From comments thus far, looks like Boston.com readers have missed the significance of seasonality in a blog post today about buying in HOT neighborhoods.
The featured buyer timed the housing market a year before the last boom / bust cycle peaked, so as Zillow economists caution (1) that “Home price gains are not normal, sustainable, or believable,” and (2) that the Boston housing market will come to a near standstill in 2014, it’s worth studying this case study:
“I looked exclusively at places that were on the market for more than 3 months when we first saw them. The house we live in now, we first saw in February, 2004 and it had been on the market for 9 months.”
Sounds like that buyer was smart enough to know that hot neighborhoods have cool seasons, and savings are sometimes more easily realized by timing the market rather than price negotiations, particularly in luxury price ranges as we’ve blogged in December 2011:
So, as the tax-free holiday approaches next weekend (August 10-11, 2013) across Massachusetts, it worth highlighting there are seasons to grab hidden opportunities in real estate, too:
1. For the past 15 years, there have been approximately 1,000 to 3,500 expired and canceled listings during the 10 day period between June 26 and July 5. While those properties no longer appear in the MLS, that doesn’t mean they no longer intend to sell. We’ve been blogging about “Intention Inventory,” and suggest readers expand their reactive house hunts to think proactively to explore BOTH pre-MLS and POST-MLS home buying opportunities particularly in HOT NEIGHBORHOODS.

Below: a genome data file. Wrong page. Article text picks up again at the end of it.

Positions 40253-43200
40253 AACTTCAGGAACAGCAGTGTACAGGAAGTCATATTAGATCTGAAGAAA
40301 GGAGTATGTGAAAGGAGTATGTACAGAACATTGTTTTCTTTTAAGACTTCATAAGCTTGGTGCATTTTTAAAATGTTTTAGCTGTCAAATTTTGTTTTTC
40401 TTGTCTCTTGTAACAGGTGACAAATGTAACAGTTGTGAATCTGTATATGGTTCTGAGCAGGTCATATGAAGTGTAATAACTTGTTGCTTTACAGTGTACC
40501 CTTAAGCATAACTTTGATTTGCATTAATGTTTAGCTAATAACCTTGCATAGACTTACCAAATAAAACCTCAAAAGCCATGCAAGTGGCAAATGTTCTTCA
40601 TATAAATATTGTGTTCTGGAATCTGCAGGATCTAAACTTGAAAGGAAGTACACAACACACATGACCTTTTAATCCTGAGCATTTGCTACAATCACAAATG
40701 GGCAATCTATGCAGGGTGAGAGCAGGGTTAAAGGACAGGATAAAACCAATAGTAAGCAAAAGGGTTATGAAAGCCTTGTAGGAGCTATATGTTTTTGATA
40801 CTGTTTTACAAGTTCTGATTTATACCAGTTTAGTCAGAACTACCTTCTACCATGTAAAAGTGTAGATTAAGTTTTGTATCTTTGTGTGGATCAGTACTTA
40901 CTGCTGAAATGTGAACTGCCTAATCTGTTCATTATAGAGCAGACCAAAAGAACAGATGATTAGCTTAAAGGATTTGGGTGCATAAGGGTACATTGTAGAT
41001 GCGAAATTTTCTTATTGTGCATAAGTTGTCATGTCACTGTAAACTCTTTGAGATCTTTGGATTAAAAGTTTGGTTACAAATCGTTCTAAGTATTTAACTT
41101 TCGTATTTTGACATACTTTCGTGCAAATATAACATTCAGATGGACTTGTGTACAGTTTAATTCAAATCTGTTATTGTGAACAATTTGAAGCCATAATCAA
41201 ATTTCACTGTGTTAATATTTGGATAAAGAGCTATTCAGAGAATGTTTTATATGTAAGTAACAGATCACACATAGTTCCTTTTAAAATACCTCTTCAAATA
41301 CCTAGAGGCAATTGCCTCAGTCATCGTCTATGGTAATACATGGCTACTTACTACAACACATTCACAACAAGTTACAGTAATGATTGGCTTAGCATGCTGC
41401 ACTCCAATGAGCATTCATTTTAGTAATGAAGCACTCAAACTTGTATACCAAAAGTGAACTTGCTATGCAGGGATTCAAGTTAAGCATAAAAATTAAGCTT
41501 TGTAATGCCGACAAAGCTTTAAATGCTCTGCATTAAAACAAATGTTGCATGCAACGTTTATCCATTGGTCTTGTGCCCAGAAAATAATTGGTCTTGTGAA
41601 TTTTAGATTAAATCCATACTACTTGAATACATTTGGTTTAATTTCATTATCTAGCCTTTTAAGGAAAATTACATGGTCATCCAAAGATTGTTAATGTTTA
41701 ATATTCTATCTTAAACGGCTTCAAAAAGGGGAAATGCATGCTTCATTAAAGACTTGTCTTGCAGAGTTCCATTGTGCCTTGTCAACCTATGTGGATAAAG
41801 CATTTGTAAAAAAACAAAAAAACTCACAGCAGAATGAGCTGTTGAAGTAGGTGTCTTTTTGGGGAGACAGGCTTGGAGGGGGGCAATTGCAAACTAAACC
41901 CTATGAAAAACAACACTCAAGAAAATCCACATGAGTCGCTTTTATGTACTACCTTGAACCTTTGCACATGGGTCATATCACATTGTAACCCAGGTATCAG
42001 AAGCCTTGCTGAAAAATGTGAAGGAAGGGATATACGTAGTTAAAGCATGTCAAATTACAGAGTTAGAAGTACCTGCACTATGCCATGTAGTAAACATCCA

2. The other cool season begins when temperatures plunge, particularly after Halloween. So if you’re timing the housing market right now, note that Halloween is exactly three months or 90 days from now — that mirrors the success story in the Boston.com today. What can you expect if you wait 90 days? We’ve written extensively about that in the past and are interested to see how 2013 will compare to last year. Can you believe there were more than 15,000 expired and canceled listings across MA during the 4Q2012 alone?
If you’re timing the housing market to buy an expired or canceled listing during the 4th of July cycle or post Halloween “Let’s Make a Deal Season,” think of it as real estate’s equivalent of a tax-free holiday. If you haven’t visited the expired or canceled listing before or haven’t corresponded with the former listing agent about the property, DIY homebuyers should be able to buy the home for approximately 5% off the last asking price in the MLS because there are no longer any brokerage commissions buried in the sales price.
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